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News Release

NRCS and FWS Reach Historic Agreement to Extend Wildlife Conservation Efforts on Working Agricultural Lands

Susan Baggett

This agreement will help restore critical wildlife habitats and help Texas producers rest a little easier knowing their operations are protected long-term - a win for producers, for wildlife and for the American people.

Temple, Texas, September 24, 2012 – Natural Resources Conservation Service (NRCS) Chief Dave White and U.S. Fish and Wildlife Service (FWS) Director Dan Ashe have announced an agreement that will provide long-term regulatory predictability for up to 30 years to Texas farmers, ranchers and forest landowners participating in the U.S. Department of Agriculture’s Working Lands for Wildlife (WLFW) initiative. Participants voluntarily implement proven conservation practices designed to protect wildlife habitat, such as the lesser-prairie chicken, on private lands.

“This agreement will change the way we manage at-risk species on private lands,” said NRCS Texas State Conservationist Salvador Salinas. “It will provide landowners with a mechanism to keep working lands in production while complying with the Endangered Species Act (ESA), and will facilitate restoration of habitat for at-risk species. It also will help Texas farmers and ranchers rest a little easier knowing their operations are protected for the long term and that they are contributing to conserving vital natural resources.”
“The American conservation movement has called for a new approach in species conservation,” Salinas said. “We are working to remove fear around the Endangered Species Act and to empower private landowners across the country to keep working lands working while simultaneously protecting and sustaining at-risk species.”

The agreement builds on a $33 million investment NRCS announced last spring dedicated toward producers who develop and implement conservation plans to manage and restore high-priority habitats for seven specific wildlife species across the country. The species are greater sage-grouse, New England cottontail, bog turtle, golden-winged warbler, gopher tortoise, lesser prairie-chicken and the Southwestern willow flycatcher. NRCS, FWS and numerous state and local entities are partnering to implement WLFW.

NRCS, FWS and numerous state and local entities such as Texas Parks and Wildlife Department, Pheasants Forever, Playa Lakes Joint Venture and many others are partnering to implement WLFW in Texas With this agreement, farmers, ranchers and forest landowners who implement and voluntarily agree to maintain the proven conservation practices in WLFW will have addressed the related ESA regulatory responsibilities for up to 30 years. These landowners will be able to operate their farms and ranches as agreed upon, providing economic benefits and species conservation simultaneously.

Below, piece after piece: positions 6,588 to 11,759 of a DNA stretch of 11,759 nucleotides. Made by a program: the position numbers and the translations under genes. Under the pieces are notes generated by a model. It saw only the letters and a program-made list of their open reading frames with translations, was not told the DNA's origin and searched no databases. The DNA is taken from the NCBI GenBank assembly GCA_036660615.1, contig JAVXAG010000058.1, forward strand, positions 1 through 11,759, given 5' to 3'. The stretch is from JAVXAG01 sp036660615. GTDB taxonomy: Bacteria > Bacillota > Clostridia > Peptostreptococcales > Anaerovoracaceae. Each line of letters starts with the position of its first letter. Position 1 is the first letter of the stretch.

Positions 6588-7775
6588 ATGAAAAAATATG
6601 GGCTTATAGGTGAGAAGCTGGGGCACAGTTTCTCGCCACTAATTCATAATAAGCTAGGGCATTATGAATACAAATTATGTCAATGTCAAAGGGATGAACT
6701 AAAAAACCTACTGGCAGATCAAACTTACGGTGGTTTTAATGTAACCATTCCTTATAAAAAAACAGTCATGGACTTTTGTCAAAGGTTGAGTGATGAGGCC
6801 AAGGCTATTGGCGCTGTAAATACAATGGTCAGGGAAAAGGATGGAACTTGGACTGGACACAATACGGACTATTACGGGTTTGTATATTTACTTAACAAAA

Under the WLFW partnership, federal, state and wildlife experts jointly identified at-risk or listed species that would benefit from targeted habitat restoration investments on private lands. Using the best available science, these wildlife experts prioritized restoration actions on a large regional scale to focus assistance most cost effectively.
WLFW attempts to remove uncertainty from the ESA for farmers, ranchers and forest landowners by converting the potential for regulation into proactive, voluntary approach that provides incentives and assistance to landowners who improve species habitat.

NRCS or one of its partners will visit the farmer or rancher’s property to run an initial assessment and work with the landowner to develop a conservation plan that fits his or her needs and desires. The conservation plan identifies a core set of proven conservation practices that will benefit the species. NRCS sets aside financial assistance to implement the recommended conservation practices. During FY12, Texas NRCS obligated $662,000 for LPCI on 32,000 acres.

The federal government will grant farmers, ranchers and forest landowners regulatory predictability in return for voluntarily making wildlife habitat improvements on their private agricultural and forest lands. Participating producers must adhere to the requirements of each conservation practice during the term of their contract, which can last from one to 15 years. If landowners would like to receive regulatory predictability for up to 30 years, they must maintain the conservation practices as outlined in the NRCS and FWS agreement.
For more information about Working Lands for Wildlife, please visit